Together, the men’s and women’s services have signed up more than 300,000 subscribers. The participating companies provide deluxe, sample-size product without charge to Birchbox. “It’s a marketing tool for them,” said Beauchamp of the arrangement with vendors. “We find it to be a very effective way for brands to acquire new customers.”
Birchbox deliveries are customized to each subscriber based on data points collected via brief online surveys. “We want to expose you to new things but we also want to provide a tailored experience. We need to know if you have hair or don’t have hair, for example,” said Beauchamp.
Every sample product that is sent in a Birchbox can later be purchased on the Birchbox e-commerce site. A loyalty points program encourages the purchase from Birchbox rather than competing sites. More than 50 percent of Birchbox subscribers have made a purchase on the e-commerce site, said Beauchamp. While the company does not release sales figures, she said 2012 revenue was up 500 percent over the previous year.
The subscription model is not without hurdles, chief among them the reluctance of some consumers to commit to recurring billing. “There can be up-front resistance to subscribing. Some people remember being burned by other subscription services,” admitted Ken Johnson, cofounder and customer experience officer of Manpacks, which offers regular deliveries of male essentials like underwear, razors and soap. “But once people become a member, we get a lot of positive feedback. It really provides a useful service to them. It’s our challenge as a startup to show people we’re different and we’re very up front about how we operate.”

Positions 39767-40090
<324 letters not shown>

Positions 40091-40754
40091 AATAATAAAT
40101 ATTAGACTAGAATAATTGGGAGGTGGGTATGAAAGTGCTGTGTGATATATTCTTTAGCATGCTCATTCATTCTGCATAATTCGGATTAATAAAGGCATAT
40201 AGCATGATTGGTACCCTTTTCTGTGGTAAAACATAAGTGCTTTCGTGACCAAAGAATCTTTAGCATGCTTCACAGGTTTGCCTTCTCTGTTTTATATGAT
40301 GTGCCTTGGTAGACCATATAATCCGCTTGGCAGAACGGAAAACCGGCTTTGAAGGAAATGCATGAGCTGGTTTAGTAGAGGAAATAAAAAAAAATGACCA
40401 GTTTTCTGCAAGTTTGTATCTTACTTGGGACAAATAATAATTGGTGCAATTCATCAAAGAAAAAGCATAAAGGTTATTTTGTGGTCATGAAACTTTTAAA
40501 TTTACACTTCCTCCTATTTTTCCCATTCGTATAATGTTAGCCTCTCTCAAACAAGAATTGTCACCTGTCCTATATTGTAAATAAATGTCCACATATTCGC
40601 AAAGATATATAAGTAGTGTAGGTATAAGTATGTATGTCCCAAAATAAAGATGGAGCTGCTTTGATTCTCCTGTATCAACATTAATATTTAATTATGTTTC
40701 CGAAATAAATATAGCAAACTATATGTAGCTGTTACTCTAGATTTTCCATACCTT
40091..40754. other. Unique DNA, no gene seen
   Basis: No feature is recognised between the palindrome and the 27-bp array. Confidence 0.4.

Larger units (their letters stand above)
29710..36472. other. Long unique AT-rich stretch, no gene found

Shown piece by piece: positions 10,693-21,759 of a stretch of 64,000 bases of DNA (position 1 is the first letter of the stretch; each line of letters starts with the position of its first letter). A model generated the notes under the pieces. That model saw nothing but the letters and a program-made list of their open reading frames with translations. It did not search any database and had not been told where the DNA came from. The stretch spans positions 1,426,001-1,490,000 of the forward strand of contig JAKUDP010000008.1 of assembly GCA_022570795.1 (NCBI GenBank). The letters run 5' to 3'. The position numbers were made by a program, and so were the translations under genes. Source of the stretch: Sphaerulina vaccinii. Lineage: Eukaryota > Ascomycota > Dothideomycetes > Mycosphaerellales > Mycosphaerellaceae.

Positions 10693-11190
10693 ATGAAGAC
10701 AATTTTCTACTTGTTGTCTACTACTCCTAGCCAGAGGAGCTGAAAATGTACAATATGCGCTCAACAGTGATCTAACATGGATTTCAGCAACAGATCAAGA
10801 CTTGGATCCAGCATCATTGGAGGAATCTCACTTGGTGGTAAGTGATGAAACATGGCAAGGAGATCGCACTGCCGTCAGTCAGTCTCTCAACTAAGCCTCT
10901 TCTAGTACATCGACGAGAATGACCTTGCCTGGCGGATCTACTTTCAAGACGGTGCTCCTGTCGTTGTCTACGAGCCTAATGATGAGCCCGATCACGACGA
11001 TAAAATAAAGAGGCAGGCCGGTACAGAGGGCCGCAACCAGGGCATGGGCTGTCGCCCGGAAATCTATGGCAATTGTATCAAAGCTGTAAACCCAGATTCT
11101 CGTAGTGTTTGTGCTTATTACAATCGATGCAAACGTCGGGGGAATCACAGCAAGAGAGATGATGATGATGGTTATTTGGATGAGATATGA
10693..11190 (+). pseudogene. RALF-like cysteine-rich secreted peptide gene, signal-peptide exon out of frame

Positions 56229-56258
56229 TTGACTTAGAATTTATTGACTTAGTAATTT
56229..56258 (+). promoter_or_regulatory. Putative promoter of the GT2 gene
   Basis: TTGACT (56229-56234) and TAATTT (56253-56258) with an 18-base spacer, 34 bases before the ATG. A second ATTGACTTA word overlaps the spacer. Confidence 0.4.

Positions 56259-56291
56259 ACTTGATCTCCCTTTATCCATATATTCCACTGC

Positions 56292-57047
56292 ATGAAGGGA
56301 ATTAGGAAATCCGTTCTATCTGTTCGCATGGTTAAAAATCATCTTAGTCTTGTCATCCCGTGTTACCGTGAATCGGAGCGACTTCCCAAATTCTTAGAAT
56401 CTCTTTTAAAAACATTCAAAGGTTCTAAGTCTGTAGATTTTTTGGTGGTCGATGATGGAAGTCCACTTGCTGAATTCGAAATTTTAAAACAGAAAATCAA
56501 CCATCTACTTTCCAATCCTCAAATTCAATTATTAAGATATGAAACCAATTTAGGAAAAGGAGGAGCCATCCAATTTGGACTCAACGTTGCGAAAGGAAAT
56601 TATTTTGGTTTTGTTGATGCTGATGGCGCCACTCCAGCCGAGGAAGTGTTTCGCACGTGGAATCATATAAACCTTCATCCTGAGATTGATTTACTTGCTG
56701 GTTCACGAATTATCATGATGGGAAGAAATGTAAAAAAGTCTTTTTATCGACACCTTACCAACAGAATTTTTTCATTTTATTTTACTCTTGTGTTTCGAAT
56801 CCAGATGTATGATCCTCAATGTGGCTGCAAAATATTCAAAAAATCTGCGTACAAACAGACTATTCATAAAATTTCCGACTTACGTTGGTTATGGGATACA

A similar service to Manpacks, called Guyhaus, launched last year but the Web site has since gone dark. Manpacks is not yet profitable, said Johnson, but is posting linear growth every month and now has about 5,000 subscribers. “Generally, our customer is the single, male iPad owner,” he explained, although about 15 percent of accounts are set up by women for the men in their lives.
Black boxer briefs by Calvin Klein and Saxx are the best selling items on Manpacks, followed by Champion and Hanes athletic socks and shaving products and soaps. “Our concept has been to use best in class brands like Hanes and Calvin Klein — ones that people already have an affinity for. But we also want to work with small brands that people haven’t heard of because we get to bring a cool story to our customers about products we really like,” said Johnson. “Grooming Lounge has been gaining traction in grooming products, and BR4SS, a small Los Angeles-based underwear company has very quickly become a hot seller for us.”